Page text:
There is no EU-wide practice in the field of age determination. Partly because of the differences between Member States in the implementation of age determination, the EU Commission requested the European Asylum Office (EASO) to update the guidelines in the context of age determination. In March 2018, EASO produced a practical manual containing guidelines, key recommendations and tools for the implementation of the best interests of the child in age assessment from a multidisciplinary and holistic approach.[5] The manual is not legally binding, but can be regarded as a reference tool for the interpretation and implementation of the EU acquis. The report contains information about the different methods used in the EU Member States and new methods that are being investigated. EASO recommends that age assessment should have a multidisciplinary approach, as there is (as yet) no scientific method to determine the exact age of a person.

The age assessment procedure is governed by Paragraph C1/2.1 and C1/2.2 of the Aliens Circular and elaborated on in IND Work Instruction 2018/19 [6]. The procedure starts with an age inspection.

Age inspection (leeftijdsschouw)

If an asylum seeker, who claims to be an unaccompanied minor and does not have documents to support this claim, lodges an asylum application in the Netherlands, the Royal Police (KMar) and/or the IND always conduct an age inspection (leeftijdsschouw).[7] This means that officers from the KMar, the immigration police (AVIM) and/or the IND assessing whether the asylum seeker is evidently over or under the age of 18 or assessing the given age when there are reasons to doubt it and ability to conduct a conversation.

The age inspection is conduted in two sessions:

  • One session with one Kmar/AVIM official and one session with two IND employees, or;
  • One session with two Kmar/AVIM officials and one session with one IND employee.

This means that the employees mentioned above see the asylum seeker separately from each other and draw their own conclusion. To guarantee the independence of both parties involved, it is not possible in the governmental electronic systems for one party to read the official report of the other party before conducting their own age inspection.

The following aspects about the asylum seeker should be evaluated in the age inspection of the applicant:

  • Appearance;
  • Behavior;
  • Statements;
  • Any other relevant circumstances.

The age inspector also includes external/physical characteristics in the age inspection report, which may – among other factors – include the presence or absence of:

  • Wrinkles (around eyes, forehead, corners of the mouth, hands);
  • Receding hairline;
  • Aboundant facial/body hair;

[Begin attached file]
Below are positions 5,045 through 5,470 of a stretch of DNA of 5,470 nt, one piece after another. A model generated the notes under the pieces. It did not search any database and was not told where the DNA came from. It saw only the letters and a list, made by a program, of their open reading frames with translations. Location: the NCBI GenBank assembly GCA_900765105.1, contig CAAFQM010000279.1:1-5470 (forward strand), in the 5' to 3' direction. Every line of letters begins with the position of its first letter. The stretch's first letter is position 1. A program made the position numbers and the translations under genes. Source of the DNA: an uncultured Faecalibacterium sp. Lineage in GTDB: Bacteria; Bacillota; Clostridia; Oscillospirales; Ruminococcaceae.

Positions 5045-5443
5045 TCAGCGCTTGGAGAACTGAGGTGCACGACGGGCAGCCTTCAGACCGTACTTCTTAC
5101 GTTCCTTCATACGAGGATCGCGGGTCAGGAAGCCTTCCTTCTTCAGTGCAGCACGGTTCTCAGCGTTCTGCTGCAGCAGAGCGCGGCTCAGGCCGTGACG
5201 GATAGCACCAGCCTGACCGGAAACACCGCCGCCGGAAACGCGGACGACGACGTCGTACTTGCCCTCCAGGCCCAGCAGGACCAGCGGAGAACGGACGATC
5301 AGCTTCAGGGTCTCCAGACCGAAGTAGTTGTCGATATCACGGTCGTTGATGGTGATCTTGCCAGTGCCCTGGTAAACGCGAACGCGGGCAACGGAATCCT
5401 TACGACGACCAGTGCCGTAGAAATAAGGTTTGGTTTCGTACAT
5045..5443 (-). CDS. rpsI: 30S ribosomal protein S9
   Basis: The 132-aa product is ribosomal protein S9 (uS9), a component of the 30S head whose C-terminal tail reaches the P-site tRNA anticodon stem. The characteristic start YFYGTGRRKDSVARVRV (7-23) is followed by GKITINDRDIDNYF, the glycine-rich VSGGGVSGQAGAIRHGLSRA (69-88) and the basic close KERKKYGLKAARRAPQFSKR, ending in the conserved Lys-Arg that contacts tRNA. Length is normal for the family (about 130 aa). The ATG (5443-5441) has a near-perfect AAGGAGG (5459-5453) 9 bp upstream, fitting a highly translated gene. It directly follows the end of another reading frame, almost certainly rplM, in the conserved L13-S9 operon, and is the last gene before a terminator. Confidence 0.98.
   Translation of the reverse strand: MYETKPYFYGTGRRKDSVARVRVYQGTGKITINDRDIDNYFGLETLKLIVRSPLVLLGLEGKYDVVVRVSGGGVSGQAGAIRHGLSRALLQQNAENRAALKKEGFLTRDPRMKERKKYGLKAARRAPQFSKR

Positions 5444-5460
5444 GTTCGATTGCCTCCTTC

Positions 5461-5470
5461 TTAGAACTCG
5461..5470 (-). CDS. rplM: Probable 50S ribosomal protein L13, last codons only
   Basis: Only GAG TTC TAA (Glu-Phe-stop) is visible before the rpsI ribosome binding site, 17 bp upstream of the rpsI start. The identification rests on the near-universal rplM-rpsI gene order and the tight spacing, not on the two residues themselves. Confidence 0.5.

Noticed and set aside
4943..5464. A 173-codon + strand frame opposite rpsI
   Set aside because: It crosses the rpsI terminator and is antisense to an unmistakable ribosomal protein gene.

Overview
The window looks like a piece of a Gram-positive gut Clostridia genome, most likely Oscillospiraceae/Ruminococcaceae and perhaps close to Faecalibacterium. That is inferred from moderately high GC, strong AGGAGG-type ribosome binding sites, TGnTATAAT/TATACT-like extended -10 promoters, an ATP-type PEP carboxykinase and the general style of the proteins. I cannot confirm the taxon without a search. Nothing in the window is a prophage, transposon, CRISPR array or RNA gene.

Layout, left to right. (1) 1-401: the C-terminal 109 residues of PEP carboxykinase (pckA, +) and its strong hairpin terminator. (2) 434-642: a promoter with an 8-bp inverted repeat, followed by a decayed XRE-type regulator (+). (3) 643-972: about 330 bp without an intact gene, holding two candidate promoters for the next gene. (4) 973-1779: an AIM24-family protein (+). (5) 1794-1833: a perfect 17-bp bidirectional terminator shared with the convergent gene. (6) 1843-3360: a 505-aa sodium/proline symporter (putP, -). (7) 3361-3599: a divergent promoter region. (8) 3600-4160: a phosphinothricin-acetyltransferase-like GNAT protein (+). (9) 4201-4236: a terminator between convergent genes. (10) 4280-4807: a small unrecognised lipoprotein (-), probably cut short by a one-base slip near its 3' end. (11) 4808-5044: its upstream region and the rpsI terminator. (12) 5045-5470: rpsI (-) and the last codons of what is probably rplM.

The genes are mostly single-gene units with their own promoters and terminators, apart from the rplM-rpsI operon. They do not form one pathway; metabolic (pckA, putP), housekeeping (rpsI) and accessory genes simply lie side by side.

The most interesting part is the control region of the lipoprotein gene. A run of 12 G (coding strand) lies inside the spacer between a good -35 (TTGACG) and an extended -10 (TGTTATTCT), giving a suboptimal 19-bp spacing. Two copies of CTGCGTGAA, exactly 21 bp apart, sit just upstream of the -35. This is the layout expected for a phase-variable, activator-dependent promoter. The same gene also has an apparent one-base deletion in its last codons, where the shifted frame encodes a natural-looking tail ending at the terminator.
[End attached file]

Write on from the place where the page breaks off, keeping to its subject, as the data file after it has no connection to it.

• Grey hair;
  • Visible Adam’s apple.

The conclusion of the Kmar/AVIM employees is noted in an official report, the conclusion of the IND is included in the report of the IND Application Interview. As described in the Work Instruction 2018/19, it is not sufficient to conclude that someone is clearly over or under the age of 18, or that there are doubts. The official report and the report of the IND Application Hearing must also contain the reasons behind the decision. There must ultimately be a unanimous judgment to reach a conclusion regarding the obvious majority or minority of age of the applicant. In addition, officials cannot establish that the person is an adult solely based on appearance.[8] If there is no unanimity, by definition then there is doubt and probably further assessment needed.

If there is still doubt regarding the age of the (alleged) minor, further investigation will take place. In practice, this investigation is often carried out by the Dublin Unit and consists, that carries out research of (age) registrations in other EU Member States. In case of an Eurodac or EU-Vis ‘hit’ in which the (alleged) minor is registered as an adult in another Member State, the (alleged) minor will be registered as an adult by the IND and/or AVIM. In a report published on 30 November 2020, the Dutch Advisory Committee on Migration Affairs (Adviescommissie voor Vreemdelingenzaken, ACVZ) argued that this practice makes it near impossible for (alleged) minors to prove their minority in case another Member State has registered them as an adult.[9]  In April 2022 the ACVZ presented a report on ‘the human dimension in migration policy’. [10]. It dealt with imbalance in the possibility to present evidence – for migrants and the government respectively – useful to  determine the nationality and identity (including age) in relation to the principle of ‘equality of arms’. In concrete terms, this means, according to the ACVZ, there should be some form of a balance between the parties in regarding the possibility to provide evidence.